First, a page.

The couple giving away one of the largest private collections of Marcel Duchamp

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Over the last three decades, Aaron and Barbara Levine have amassed an impressive melange of conceptual and minimalist art. But, they jokingly say, they loathe calling it a "collection."

"When you get the word 'collection,' it seems limited, like 'I only collect minimalism' or 'I cannot look at anything beyond the parameters of my focus,'" said Barbara, who served on the board of Washington, D.C's Hirshhorn Museum for over a decade. "And we don't -- we are all over the place."

The Levines both advocate experiencing modern and contemporary art in an intimate environment, and their Washington, D.C. home -- as well as retired trial lawyer Aaron's office -- is chock full of artworks by the likes of Donald Judd, Joseph Beuys, Bruce Nauman and Juan Munoz.

"We have four stories and there is not a blank wall, and then Aaron will come home and say, 'I just bought a 90-inch painting' and I will say 'you what?'" Barbara said, feigning horror. "Then I am stuck trying to find where to put this, and how we are going to relate it (to other works)."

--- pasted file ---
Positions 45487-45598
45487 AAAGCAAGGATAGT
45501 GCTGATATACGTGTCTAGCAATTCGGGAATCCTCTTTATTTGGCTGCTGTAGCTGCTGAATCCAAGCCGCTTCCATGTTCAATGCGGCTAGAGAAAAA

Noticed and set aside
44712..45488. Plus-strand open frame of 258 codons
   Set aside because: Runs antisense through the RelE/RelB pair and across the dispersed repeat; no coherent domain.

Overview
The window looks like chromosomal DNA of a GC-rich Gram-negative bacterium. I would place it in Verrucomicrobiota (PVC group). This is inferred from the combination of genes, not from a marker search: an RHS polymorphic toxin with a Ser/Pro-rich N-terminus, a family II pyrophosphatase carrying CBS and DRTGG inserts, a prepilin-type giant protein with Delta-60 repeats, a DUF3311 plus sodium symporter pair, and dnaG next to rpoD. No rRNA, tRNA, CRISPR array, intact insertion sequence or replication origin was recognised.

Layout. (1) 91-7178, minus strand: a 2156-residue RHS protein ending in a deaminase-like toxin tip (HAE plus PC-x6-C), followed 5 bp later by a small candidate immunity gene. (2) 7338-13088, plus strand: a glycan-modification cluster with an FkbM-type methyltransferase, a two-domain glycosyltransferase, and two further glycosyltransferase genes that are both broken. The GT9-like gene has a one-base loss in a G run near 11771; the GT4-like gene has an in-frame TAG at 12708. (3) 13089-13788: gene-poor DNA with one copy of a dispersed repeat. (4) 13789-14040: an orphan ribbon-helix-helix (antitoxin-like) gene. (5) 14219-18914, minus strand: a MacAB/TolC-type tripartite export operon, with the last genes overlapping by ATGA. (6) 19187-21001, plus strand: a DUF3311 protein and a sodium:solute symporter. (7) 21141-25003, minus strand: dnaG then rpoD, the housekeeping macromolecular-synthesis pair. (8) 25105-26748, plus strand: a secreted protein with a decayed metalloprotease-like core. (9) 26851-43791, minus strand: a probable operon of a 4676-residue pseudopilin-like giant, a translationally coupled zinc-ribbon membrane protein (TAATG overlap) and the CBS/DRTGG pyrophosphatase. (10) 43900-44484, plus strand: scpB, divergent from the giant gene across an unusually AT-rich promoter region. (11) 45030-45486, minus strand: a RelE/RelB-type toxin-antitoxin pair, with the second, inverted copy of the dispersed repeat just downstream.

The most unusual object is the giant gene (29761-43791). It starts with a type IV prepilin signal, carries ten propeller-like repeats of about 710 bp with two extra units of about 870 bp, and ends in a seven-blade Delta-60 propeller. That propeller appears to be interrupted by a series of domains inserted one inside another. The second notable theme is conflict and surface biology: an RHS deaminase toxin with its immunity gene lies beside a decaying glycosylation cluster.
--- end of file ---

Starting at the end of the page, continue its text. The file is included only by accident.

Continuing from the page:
But come November, a lack of wall space may be less of a problem -- the Levines have donated their entire Marcel Duchamp collection, one of the largest private collections in the world, to the Hirshhorn Museum.

The donation, which includes 35 seminal works, 15 related portraits and photographs by the likes of Diane Arbus and Man Ray, as well as over 100 books and catalogs on Duchamp, will make up the exhibition "Marcel Duchamp: The Barbara and Aaron Levine Collection," which opens Nov. 9 at the Hirshhorn.

The couple came to collecting relatively late in life. In the early 1990s, the Levines, who have been married for 61 years and have three children, became consumed by art as they traveled back and forth to the Netherlands for Aaron's job. They started visiting art museums across Europe, which "opened up a Pandora's box," Barbara explained.

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